The Comnenian building was a church with a main aisle and two deambulatoria,[6] and had three apses, and a narthex to the west. The masonry was typical of the Comnenian period, and adopted the technique of the recessed brick. In this technique, alternate coarses of brick are mounted behind the line of the wall, and are plunged in a mortar's bed, which can still be seen in the cistern underneath and in the church.[1] The transformation of the church into a mosque changed the original building greatly. The arcades connecting the main aisle with the deambulatoria were removed and were replaced with broad archways to open up the nave. The three apses were removed too. In their place toward the east a great domed room was built, obliquely with respect to the orientation of the building.

On the other side, the parekklesion represents the most beautiful building of the late Byzantine period in Constantinople. It has the typical cross-in-square plan with five domes, but the proportion between vertical and horizontal dimensions is much bigger than usual (although not so big as in the contemporary Byzantine churches built in the Balkans).

Although the inner colored marble revetment largely disappeared, the shrine still contains the restored remains of a number of mosaic panels, which, while not as varied and well-preserved as those of the Chora Church, serve as another resource for understanding late Byzantine art.

A representation of the Pantocrator, surrounded by the prophets of the Old Testament (Moses, Jeremiah, Zephaniah, Micah, Joel, Zechariah, Obadiah, Habakkuk, Jonah, Malachi, Ezekiel, and Isaiah) is under the main dome. On the apse, Christ Hyperagathos is shown with Virgin Mary and St. John the Baptist. The Baptism of Christ survives intact to the right side of the dome.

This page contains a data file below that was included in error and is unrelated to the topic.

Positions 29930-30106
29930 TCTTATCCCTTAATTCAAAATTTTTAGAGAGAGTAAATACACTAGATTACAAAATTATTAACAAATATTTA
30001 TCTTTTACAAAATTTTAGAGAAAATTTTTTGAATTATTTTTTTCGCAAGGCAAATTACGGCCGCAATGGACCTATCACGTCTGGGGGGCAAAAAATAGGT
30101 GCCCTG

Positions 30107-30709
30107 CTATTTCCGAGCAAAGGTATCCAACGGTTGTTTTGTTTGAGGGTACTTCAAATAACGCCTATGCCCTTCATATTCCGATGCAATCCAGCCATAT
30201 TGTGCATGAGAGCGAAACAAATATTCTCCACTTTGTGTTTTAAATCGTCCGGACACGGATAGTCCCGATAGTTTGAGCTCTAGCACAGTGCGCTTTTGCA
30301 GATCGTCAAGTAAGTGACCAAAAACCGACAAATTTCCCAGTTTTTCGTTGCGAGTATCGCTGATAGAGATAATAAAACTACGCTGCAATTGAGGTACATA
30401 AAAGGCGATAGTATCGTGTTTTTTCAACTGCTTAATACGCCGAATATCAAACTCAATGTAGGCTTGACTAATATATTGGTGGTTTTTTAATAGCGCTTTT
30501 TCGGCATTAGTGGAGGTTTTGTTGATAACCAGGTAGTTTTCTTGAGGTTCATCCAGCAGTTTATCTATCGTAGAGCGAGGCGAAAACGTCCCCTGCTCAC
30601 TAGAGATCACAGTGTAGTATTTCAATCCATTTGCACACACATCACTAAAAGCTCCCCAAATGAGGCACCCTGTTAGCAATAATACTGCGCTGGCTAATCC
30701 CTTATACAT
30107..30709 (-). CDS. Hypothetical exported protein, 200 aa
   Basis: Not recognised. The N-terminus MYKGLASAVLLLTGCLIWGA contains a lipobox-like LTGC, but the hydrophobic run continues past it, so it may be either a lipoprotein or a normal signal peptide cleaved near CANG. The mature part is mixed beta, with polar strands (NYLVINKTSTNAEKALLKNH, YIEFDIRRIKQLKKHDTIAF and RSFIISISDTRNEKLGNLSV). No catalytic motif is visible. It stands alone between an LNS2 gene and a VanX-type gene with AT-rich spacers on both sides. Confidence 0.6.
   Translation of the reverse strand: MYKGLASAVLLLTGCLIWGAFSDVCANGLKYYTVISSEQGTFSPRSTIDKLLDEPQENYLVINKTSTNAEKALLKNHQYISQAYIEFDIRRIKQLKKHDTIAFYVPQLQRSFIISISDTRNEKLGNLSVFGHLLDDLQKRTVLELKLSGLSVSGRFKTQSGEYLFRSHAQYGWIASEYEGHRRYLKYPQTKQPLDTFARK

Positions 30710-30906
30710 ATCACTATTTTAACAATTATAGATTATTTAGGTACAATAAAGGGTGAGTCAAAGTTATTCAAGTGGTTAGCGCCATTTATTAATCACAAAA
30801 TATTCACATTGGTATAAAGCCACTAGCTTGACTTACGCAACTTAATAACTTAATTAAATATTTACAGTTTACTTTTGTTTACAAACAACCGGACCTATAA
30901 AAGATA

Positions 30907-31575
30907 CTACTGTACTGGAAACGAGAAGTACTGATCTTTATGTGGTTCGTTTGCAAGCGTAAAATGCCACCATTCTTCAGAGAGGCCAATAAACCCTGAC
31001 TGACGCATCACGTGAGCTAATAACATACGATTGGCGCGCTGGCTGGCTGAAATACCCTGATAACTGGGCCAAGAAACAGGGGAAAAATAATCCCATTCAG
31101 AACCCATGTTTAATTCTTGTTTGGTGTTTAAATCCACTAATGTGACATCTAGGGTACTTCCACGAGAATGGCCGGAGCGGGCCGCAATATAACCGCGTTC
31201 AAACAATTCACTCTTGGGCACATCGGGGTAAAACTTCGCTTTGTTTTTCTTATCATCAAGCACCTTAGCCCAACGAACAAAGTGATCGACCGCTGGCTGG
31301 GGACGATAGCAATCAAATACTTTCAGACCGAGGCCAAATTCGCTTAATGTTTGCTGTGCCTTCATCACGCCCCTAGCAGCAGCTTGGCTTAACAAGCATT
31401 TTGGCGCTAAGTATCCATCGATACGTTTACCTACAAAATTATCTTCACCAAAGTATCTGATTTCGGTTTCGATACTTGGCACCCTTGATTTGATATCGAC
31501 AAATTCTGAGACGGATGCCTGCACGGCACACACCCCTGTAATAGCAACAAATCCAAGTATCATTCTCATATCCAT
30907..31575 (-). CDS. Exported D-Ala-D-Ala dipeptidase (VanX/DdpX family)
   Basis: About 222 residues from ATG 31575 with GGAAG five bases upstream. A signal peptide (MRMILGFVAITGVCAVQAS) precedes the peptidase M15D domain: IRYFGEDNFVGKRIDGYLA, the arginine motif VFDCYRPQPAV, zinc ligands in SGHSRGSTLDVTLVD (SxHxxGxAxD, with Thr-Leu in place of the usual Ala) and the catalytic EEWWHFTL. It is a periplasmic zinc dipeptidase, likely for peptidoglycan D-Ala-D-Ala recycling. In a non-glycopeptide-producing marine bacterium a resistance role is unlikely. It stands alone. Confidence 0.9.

1. ^ a b c Mathews (1976), p. 346
  2. ^ Mamboury, (1933)
  3. ^ Mathews (1976), p. 347. Logos in the Eastern Orthodox Theology is the denomination of the second Person of the Trinity
  4. ^ a b Mathews (1976), p. 347.
  5. ^ Entrance tickets, which up to some months ago had to be bought at Haghia Sophia, are now for sale at the parekklesion.
  6. ^ A deambulatorium is an aisle which encircles the central part of a church


External links

Media related to at Wikimedia Commons

  • Byzantium 1200 | Pammakaristos Monastery
  • 60 pictures of the church
This article was sourced from Creative Commons Attribution-ShareAlike License; additional terms may apply. World Heritage Encyclopedia content is assembled from numerous content providers, Open Access Publishing, and in compliance with The Fair Access to Science and Technology Research Act (FASTR), Wikimedia Foundation, Inc., Public Library of Science, The Encyclopedia of Life, Open Book Publishers (OBP), PubMed, U.S. National Library of Medicine, National Center for Biotechnology Information, U.S. National Library of Medicine, National Institutes of Health (NIH), U.S. Department of Health & Human Services, and, which sources content from all federal, state, local, tribal, and territorial government publication portals (.gov, .mil, .edu). Funding for and content contributors is made possible from the U.S. Congress, E-Government Act of 2002.
Crowd sourced content that is contributed to World Heritage Encyclopedia is peer reviewed and edited by our editorial staff to ensure quality scholarly research articles.
By using this site, you agree to the Terms of Use and Privacy Policy. World Heritage Encyclopedia™ is a registered trademark of the World Public Library Association, a non-profit organization.

Copyright © World Library Foundation. All rights reserved. eBooks from Hawaii eBook Library are sponsored by the World Library Foundation,
a 501c(4) Member's Support Non-Profit Organization, and is NOT affiliated with any governmental agency or department.